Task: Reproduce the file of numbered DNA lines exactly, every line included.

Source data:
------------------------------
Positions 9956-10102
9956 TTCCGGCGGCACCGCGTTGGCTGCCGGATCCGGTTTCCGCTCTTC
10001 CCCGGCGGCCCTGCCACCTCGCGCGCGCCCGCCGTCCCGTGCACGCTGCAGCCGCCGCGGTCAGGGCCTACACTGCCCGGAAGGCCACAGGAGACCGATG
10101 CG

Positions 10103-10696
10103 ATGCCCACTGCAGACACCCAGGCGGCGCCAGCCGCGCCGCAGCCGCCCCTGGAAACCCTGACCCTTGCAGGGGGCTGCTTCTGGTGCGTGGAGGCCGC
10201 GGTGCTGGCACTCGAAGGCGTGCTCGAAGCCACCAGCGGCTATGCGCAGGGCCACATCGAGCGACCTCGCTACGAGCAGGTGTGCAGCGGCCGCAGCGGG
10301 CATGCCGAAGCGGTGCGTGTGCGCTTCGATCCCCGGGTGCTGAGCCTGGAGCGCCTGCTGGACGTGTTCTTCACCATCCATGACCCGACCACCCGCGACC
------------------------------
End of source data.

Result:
Positions 9956-10102
9956 TTCCGGCGGCACCGCGTTGGCTGCCGGATCCGGTTTCCGCTCTTC
10001 CCCGGCGGCCCTGCCACCTCGCGCGCGCCCGCCGTCCCGTGCACGCTGCAGCCGCCGCGGTCAGGGCCTACACTGCCCGGAAGGCCACAGGAGACCGATG
10101 CG

Positions 10103-10696
10103 ATGCCCACTGCAGACACCCAGGCGGCGCCAGCCGCGCCGCAGCCGCCCCTGGAAACCCTGACCCTTGCAGGGGGCTGCTTCTGGTGCGTGGAGGCCGC
10201 GGTGCTGGCACTCGAAGGCGTGCTCGAAGCCACCAGCGGCTATGCGCAGGGCCACATCGAGCGACCTCGCTACGAGCAGGTGTGCAGCGGCCGCAGCGGG
10301 CATGCCGAAGCGGTGCGTGTGCGCTTCGATCCCCGGGTGCTGAGCCTGGAGCGCCTGCTGGACGTGTTCTTCACCATCCATGACCCGACCACCCGCGACC